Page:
To the matter of indicating the origin of the clip, we refer to 19 CFR 134.46, which addresses marking when the name of a country or locality other than country of origin appears. It states:

In any case in which the words “United States,” or “American,” the letters “U.S.A.,” any variation of such words or letters, or the name of any city or location in the United States, or the name of any foreign country or locality other than the country or locality in which the article was manufactured or produced appear on an imported article or its container, and those words, letters or names may mislead or deceive the ultimate purchaser as to the actual country of origin of the article, there shall appear legibly and permanently in close proximity to such words, letters or name, and in at least a comparable size, the name of the country of origin preceded by “Made in,” “Product of,” or other words of similar meaning.

In the provided image, the product is simply marked with a country-of-origin of “Made in USA.” As such, we hold the opinion that the included paper insert should also indicate the clips are products of China in a manner that meets the requirements of the above cited regulation. Further, if the clips are sold only with bottles, and the inserts appropriately indicate they are made in China, then we believe the clips would not need to be individually marked as the inserts would indicate their origin to the ultimate purchaser.

Whether an article may be marked with the phrase "Made in the USA" or similar words denoting U.S. origin, is an issue under the authority of the Federal Trade Commission (FTC). We suggest that you contact the FTC Division of Enforcement, 6th and Pennsylvania Avenue, N.W., Washington, D.C. 20508 on the propriety of proposed markings indicating that an article is made in the USA.

The holding set forth above applies only to the specific factual situation and merchandise description as identified in the ruling request. This position is clearly set forth in Title 19, Code of Federal Regulations (CFR), Section 177.9(b)(1). This section states that a ruling letter is issued on the assumption that all of the information furnished in the ruling letter, whether directly, by reference, or by implication, is accurate and complete in every material respect. In the event that the facts are modified in any way, or if the goods do not conform to these facts at time of importation, you should bring this to the attention of U.S. Customs and Border Protection (CBP) and submit a request for a new ruling in accordance with 19 CFR 177.2. Additionally, we note that the material facts described in the foregoing ruling may be subject to periodic verification by CBP.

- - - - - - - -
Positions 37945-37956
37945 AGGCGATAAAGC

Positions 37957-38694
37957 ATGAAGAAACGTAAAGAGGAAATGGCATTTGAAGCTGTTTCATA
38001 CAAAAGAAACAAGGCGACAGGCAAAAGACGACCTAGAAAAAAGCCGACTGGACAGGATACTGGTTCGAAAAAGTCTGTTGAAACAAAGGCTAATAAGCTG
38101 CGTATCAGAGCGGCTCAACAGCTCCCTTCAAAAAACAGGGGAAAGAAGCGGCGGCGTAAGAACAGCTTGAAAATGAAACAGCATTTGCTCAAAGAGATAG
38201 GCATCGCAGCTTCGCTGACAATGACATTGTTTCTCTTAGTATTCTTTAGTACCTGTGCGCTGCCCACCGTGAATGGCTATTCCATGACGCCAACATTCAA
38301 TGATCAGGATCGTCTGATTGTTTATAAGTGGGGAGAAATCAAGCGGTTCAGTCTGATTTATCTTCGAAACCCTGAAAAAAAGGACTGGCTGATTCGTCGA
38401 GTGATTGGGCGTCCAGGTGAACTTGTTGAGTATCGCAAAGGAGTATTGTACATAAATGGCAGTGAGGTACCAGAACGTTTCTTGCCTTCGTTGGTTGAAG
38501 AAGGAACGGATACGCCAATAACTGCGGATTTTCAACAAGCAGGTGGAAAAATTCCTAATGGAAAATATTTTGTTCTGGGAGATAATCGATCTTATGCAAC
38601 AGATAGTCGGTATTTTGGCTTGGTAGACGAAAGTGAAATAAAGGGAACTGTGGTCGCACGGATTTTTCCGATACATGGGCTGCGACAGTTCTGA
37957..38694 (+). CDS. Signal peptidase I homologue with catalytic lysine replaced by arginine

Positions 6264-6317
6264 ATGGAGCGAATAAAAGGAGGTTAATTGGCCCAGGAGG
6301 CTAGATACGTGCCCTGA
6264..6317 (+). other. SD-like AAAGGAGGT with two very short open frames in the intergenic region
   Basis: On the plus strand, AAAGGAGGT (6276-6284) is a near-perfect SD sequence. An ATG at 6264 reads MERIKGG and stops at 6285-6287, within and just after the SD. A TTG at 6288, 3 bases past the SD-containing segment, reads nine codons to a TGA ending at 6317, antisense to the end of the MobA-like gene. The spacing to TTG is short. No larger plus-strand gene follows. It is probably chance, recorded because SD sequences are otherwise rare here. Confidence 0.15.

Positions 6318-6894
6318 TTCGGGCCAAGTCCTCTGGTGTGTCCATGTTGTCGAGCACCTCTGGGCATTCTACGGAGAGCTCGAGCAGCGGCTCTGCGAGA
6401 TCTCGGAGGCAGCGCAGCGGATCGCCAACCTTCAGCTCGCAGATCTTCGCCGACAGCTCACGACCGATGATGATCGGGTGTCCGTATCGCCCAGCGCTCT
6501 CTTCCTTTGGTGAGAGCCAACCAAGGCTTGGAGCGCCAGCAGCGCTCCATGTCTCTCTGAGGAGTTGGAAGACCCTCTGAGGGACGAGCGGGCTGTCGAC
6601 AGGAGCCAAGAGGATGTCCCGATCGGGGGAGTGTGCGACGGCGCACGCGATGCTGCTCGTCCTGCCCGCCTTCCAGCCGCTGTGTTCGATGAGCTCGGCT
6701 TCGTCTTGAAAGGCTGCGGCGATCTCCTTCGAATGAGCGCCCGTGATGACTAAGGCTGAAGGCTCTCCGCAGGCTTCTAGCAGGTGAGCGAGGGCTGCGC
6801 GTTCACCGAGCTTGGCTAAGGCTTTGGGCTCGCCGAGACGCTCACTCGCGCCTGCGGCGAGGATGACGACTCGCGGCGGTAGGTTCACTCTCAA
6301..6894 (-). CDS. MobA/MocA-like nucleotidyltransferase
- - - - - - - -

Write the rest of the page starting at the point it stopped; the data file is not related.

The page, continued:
This ruling is being issued under the provisions of Part 177 of the Customs Regulations (19 CFR Part 177).

A copy of the ruling or the control number indicated above should be provided with the entry documents filed at the time this merchandise is imported. If you have any questions regarding the ruling, contact National Import Specialist Kristopher Burton at [email protected].


Steven A. Mack
National Commodity Specialist Division